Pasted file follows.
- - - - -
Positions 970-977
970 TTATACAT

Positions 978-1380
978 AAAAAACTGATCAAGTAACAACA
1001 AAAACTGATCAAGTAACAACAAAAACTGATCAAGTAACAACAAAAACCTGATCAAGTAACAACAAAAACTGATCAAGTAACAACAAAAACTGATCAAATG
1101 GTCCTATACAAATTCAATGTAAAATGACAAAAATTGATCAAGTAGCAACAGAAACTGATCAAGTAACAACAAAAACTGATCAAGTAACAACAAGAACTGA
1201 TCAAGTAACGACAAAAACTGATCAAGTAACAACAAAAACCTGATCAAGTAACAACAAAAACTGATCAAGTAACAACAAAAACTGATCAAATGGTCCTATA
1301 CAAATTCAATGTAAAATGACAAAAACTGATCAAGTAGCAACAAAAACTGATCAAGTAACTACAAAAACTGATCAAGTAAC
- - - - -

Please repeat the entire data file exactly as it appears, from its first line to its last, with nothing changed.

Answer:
Positions 970-977
970 TTATACAT

Positions 978-1380
978 AAAAAACTGATCAAGTAACAACA
1001 AAAACTGATCAAGTAACAACAAAAACTGATCAAGTAACAACAAAAACCTGATCAAGTAACAACAAAAACTGATCAAGTAACAACAAAAACTGATCAAATG
1101 GTCCTATACAAATTCAATGTAAAATGACAAAAATTGATCAAGTAGCAACAGAAACTGATCAAGTAACAACAAAAACTGATCAAGTAACAACAAGAACTGA
1201 TCAAGTAACGACAAAAACTGATCAAGTAACAACAAAAACCTGATCAAGTAACAACAAAAACTGATCAAGTAACAACAAAAACTGATCAAATGGTCCTATA
1301 CAAATTCAATGTAAAATGACAAAAACTGATCAAGTAGCAACAAAAACTGATCAAGTAACTACAAAAACTGATCAAGTAAC